August Recap and September Outlook
The equity markets advanced during a month when the Delta variant ravaged some states, which reinvigorated flagging vaccination rates. Positive developments, such as a bi-partisan infrastructure package, were overtaken in the news cycle by the tumultuous exit from Afghanistan. The month finished with Hurricane Ida’s one-two punch to the South and the Northeast. The big miss on August employment numbers (released September 3rd) underscored the potential for damage that the Delta variant may hold for our still-recovering economy.
Let’s Look at Some Highlights:
The Month Opened with Good News
The services sector, which at 67% of GDP is a huge part of our economy, has lagged throughout the recovery as the impact of shutdowns, supply chain issues, and labor shortages hampered the ramping back up. The ISM Services PMI index, which tracks non-manufacturing industries, jumped to 64.1 in July, a big increase over 60.1 in June. All 17 services industries reported growth, and the ISM Services Employment index rose to 53.8, from 49.3 in June, suggesting hiring conditions were improving.
But Consumer Confidence Told a Different Story
The University of Michigan consumer sentiment index was a big downside surprise. U.S. consumer confidence fell in August to the lowest level since 2011, as fears about the Delta variant and the reopening of the economy continued to spread. The consumer sentiment index fell 13% from the July reading to 70.2. Economists surveyed by Dow Jones expected a reading of 81.3 for August.
Employment Missed Big – and Services Took the Hit
The consensus expectation for employment was that the economy would add 733,000 jobs in August, building on a very strong July number. The actual number of jobs added back was 239,000. The U.S. Bureau of Labor Statistics reported that after averaging growth of 350,000 jobs per month for the last six months, employment in leisure and hospitality was flat. This sector remains down 10% from the pre-pandemic level of February 2020.
- The S&P 500 was up 2.90% in August bringing its YTD return to 20.41%
- The Dow Jones Industrial Average rose 1.22% for the month and was up 15.53% YTD
- The S&P Mid-Cap 400 increased 1.83% for the month resulting in a 19.36% YTD return
- The S&P Small Cap 600 gained 1.90% in August, raising the YTD return to 22.15%.
Source: All performance quoted from S&P Dow Jones Indices.
The idea of a “new high” is beginning to get a little jaded. The S&P 500 has posted 53 new closing highs this year. The record year to beat is 1995, with 77 new closing highs. The month of August had 22 trading days, and the market posted new closing highs on 12 of them.
Ten of the eleven S&P 500 sectors gained, with Financials recovering from a loss last month to post the best performance, and Communication Services following right behind. Real Estate is the best performing sector in the index YTD. Energy declined, but less than last month, and is still up 26.60% YTD.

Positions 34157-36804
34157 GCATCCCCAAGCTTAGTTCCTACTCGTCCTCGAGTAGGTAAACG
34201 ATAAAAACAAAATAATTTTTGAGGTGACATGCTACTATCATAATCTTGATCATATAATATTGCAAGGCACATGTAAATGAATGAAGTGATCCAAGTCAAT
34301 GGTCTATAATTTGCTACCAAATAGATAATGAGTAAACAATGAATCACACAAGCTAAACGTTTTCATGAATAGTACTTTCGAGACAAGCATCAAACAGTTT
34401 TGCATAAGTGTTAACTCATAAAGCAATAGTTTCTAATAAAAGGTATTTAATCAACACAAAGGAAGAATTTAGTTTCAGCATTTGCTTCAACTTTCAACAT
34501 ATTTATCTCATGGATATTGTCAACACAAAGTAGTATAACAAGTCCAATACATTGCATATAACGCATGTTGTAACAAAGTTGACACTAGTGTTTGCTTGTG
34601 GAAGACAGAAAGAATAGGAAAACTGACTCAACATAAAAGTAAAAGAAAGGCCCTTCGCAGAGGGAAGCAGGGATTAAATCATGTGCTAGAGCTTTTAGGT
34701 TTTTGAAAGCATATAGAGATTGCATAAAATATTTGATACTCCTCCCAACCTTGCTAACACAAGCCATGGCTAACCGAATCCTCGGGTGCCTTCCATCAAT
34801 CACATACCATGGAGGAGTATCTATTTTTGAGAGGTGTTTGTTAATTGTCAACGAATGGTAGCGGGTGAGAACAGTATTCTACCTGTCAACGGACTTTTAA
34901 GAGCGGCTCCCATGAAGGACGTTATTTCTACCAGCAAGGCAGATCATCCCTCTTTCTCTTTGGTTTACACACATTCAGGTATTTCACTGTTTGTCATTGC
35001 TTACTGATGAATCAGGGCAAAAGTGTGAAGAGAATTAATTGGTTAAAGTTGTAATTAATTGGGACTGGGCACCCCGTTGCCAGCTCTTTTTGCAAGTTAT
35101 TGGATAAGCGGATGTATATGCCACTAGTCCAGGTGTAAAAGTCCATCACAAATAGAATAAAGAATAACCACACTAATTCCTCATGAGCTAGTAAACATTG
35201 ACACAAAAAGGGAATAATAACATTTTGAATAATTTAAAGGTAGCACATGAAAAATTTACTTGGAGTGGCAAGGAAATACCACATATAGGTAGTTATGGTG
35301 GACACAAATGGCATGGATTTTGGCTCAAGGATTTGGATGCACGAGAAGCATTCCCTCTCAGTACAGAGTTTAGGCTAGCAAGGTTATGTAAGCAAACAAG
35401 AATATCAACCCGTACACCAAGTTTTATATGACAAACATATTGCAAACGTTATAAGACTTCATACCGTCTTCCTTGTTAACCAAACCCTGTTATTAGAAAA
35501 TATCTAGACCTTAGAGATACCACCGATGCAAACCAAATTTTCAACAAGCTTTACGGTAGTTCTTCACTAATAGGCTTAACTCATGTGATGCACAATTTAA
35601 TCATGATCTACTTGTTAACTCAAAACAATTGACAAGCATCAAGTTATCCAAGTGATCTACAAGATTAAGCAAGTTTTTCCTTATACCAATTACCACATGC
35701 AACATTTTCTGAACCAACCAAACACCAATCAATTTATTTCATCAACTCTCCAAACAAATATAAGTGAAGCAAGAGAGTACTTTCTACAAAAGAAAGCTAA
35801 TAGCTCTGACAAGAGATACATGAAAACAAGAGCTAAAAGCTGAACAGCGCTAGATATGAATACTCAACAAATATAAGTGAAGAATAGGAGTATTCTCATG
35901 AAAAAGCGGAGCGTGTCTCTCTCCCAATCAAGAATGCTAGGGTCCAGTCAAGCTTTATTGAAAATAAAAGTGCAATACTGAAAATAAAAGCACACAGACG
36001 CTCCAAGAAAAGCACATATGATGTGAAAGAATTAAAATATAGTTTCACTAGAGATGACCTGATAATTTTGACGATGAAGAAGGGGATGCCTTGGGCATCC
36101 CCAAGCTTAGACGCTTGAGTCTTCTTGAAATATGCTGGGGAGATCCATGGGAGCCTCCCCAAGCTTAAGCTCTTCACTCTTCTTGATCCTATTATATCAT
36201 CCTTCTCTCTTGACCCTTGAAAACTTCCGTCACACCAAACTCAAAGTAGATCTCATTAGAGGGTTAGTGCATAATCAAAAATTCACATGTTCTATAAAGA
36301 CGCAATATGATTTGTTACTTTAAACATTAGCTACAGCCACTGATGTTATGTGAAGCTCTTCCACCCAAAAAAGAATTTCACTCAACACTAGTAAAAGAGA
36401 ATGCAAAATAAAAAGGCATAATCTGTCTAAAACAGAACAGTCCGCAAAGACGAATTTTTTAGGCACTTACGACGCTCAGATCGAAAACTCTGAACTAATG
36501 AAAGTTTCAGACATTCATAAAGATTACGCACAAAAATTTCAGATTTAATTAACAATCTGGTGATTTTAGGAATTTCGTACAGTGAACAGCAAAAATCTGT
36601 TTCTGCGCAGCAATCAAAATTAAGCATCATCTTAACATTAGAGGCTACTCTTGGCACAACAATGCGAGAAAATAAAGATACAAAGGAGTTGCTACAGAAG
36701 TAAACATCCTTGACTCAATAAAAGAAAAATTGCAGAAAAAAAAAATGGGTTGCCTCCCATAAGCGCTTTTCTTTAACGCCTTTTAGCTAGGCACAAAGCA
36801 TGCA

Fed Chairman Powell got into his thinking about inflation at the Kansas City Fed’s annual Economic Policy Symposium in Jackson Hole. Powell is wary of getting out in front of the economy with policy decisions that take time to take hold. The caution comes from a fear that tightening in response to temporary factors could result in a situation where an “ill-timed policy move unnecessarily slows hiring and other economic activity.”
Powell also clarified the timing around tapering off the $120 billion of monthly bond purchases; he indicated a timeline more aligned to the end of the year. This is largely expected to result in rate increases, and Treasuries rebounded somewhat, but yields remain at low levels, compared to forecasts for close to 2% that we saw at the beginning of the year.
Apart from high yield, most fixed income sectors were negative for the month.
The Smart Investor
The August employment report is the first to include the damage from the Delta variant. With the surge still uncontrolled and the disruption of Hurricane Ida, it doesn’t bode well for the recovery to able to continue at the pace we’ve seen so far this year. Companies are revisiting back-to-work timelines considering the virulence of the Delta strain, and it’s clearly have an impact on travel, vacation and resuming normal life.
In his remarks in Jackson Hole, Chairman Powell highlighted the strong July employment report as the basis for the recovering economy. With the downside surprise in August employment and the likelihood that September may also be lackluster, both the timeline for tapering and the timeline for rate increases may be lengthened. For investors, while equity markets are still booming right along, volatility is likely to increase, and bond markets may well continue to struggle. With four months left in the year, the Bloomberg Barclays U.S. Aggregate Bond Index is still in negative territory.
Reviewing portfolio assets to ensure that your income needs are met and that you can withstand potential volatility always makes sense. With the strong gains this year, it may also make sense to tune-up asset allocations, as outperformance may have pushed risk parameters out of alignment.